An club that will do sparing sessions or mock fighting is probably best. If you never experience a real punch coming in, don't expect to dodge it and counter it.
Link Posted: 12/3/2007 8:12:53 AM EDT

Originally Posted By NCPatrolAR:

Originally Posted By HoodyHoo21:
If you are in a hand-hand fight against multiple attackers, you are going to lose (assuming they are competent and of average size). No martial art training is going to save you, unless it helps you run fast.



When dealing with multiple aggressors your goal is to survive; not win the encounter. If you are standing and fighting with multiples you are an idiot and are setting yourself up for failuire. You should eb using yoru tools to create a window of oppertunity to escape the situation.


I've never fought multiple oppnents, but I have sparred them (I sparred in 2 on 1 matches, on both sides of the equation). My experience was that the 1 did well against the 2 . . . part of this was because the outnumbered guy was performing at 100%, while the guys with the numerical advantage were lax. Also, getting two people to work well togethor & coordinate was difficult. Every time I was part of a team of 2, I would have done better alone, the other guy just got in the way.

If you face two guys who properly coordinate and who are aggressive, it would be very, very difficult, but proper coordination and aggressivness are not easy to achieve.

That said, I think that the plan should be to escape ASAP; if you go down with someone and he has a buddy you just lost.

As for fighting style, obviously you need a mixed martial art of sometype. I'd suggest a basis in BJJ for groundwork, and add in boxing and at least one kicking style of art. It is worth putting is some effort to build up skills, but once learns the skills don't perish quickly.
Link Posted: 12/3/2007 8:18:44 AM EDT
Take a look at some of the stuff Larry Tatum does. Again, I'm not saying this is the end all be all but it is something I have knowledge in and know it can be very effective.

Tip of the week.
Link Posted: 12/3/2007 8:19:36 AM EDT

Originally Posted By DonS:

I've never fought multiple oppnents, but I have sparred them (I sparred in 2 on 1 matches, on both sides of the equation). My experience was that the 1 did well against the 2 . . . part of this was because the outnumbered guy was performing at 100%, while the guys with the numerical advantage were lax. Also, getting two people to work well togethor & coordinate was difficult. Every time I was part of a team of 2, I would have done better alone, the other guy just got in the way.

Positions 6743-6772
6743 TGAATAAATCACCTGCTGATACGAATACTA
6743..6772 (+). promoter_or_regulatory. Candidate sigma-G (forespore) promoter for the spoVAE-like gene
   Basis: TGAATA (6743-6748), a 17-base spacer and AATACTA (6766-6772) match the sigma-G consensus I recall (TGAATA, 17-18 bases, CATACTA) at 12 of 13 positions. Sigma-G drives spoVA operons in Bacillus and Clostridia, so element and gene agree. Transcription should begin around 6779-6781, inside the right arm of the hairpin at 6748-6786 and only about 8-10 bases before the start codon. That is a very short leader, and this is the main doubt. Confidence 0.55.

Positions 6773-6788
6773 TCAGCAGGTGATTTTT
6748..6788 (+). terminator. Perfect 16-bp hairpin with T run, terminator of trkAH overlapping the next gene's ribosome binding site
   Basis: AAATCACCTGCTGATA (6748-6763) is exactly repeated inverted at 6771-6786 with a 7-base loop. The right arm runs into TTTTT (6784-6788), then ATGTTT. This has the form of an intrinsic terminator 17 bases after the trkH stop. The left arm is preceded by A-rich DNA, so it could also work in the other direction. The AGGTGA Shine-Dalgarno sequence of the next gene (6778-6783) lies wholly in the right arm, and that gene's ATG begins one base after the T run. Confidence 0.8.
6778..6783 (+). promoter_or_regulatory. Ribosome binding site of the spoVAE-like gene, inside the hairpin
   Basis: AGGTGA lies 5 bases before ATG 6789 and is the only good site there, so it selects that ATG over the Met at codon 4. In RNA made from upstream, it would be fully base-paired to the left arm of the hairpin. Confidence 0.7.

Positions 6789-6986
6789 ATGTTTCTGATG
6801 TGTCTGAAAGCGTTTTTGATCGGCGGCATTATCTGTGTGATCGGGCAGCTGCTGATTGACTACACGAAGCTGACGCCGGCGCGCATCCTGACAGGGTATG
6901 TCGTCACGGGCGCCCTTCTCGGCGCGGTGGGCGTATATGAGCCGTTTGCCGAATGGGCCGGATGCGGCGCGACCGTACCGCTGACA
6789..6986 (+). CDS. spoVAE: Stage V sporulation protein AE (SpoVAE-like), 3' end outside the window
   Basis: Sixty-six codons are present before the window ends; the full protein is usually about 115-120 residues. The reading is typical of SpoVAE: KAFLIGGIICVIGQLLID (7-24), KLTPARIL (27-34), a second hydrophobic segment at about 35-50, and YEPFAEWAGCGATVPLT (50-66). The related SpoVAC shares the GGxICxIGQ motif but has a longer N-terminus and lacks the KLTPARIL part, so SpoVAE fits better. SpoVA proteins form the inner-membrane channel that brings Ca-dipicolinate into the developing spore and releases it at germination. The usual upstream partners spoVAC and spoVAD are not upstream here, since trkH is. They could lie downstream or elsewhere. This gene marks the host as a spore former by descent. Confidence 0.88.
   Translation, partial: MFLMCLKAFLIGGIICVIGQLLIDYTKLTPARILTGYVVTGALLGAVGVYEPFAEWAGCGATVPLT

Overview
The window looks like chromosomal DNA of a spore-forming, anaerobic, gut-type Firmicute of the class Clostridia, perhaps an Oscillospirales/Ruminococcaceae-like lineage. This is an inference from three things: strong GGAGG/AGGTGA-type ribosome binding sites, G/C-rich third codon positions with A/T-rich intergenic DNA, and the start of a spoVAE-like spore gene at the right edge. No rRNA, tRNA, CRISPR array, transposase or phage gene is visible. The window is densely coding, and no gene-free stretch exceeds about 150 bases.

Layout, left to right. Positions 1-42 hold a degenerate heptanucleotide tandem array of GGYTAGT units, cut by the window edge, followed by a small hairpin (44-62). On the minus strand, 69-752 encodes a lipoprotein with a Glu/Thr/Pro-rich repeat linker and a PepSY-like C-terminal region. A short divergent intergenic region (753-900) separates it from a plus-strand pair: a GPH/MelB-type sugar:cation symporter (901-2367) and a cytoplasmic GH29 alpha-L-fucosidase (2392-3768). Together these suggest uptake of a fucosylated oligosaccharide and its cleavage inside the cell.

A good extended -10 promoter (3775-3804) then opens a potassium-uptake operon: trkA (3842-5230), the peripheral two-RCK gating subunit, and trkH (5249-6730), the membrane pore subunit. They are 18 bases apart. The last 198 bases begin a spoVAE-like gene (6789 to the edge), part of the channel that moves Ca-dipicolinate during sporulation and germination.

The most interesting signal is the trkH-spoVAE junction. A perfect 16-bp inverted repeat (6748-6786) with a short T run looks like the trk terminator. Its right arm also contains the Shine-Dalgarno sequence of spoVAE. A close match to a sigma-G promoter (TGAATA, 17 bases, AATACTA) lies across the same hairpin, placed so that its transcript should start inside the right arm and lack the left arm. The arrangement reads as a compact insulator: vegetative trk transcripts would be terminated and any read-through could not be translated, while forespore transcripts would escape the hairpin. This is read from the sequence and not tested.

This is a part of the problem of thinking that sparring equals true fighting. In most street encounters, you wont see multiple attackers dancing around waiting for thier shot at you. They will typically rush you and go from there.



It is worth putting is some effort to build up skills, but once learns the skills don't perish quickly.


Unarmed skills are as perishable as firearm skills.
Link Posted: 12/3/2007 8:57:43 AM EDT
There appear to be two Krav Maga schools in Jacksonville, FL.
Link Posted: 12/3/2007 9:03:23 AM EDT
The best fighter I knew was a guy who wrestled and boxed his whole life, he also did BJJ. The main thing that he taught me is you could be a complete badass but you go to grapple with some dude and he sticks a blade in your side badass or not your fucked...
Link Posted: 12/3/2007 9:10:45 AM EDT
I have studied both American Kenpo Karate and Brazilian JiuJitsu. Both have their good points. Right now I study BJJ only, it works better for me and is more practical to study.
I don't think is fair to say that karate is inferior, but I do think that it is harder to practice.
With JiuJitsu you can work on sparring a lot. You can use force and go pretty fast when practicing grappling, and holds. Its harder to train and spar using an art like Kenpo, because you cannot practice things like an eye gouge on your friends.
Link Posted: 12/3/2007 9:22:01 AM EDT

Originally Posted By Mazeman:
Krav Maga

An Israeli self defense system that essentially teaches you how to disable an aggressor as quickly and thoroughly as possible. My understanding is that the only "rule" is to inflict maximum pain quickly.


+1
Link Posted: 12/3/2007 9:25:23 AM EDT

Originally Posted By NCPatrolAR:
This is a part of the problem of thinking that sparring equals true fighting. In most street encounters, you wont see multiple attackers dancing around waiting for thier shot at you. They will typically rush you and go from there.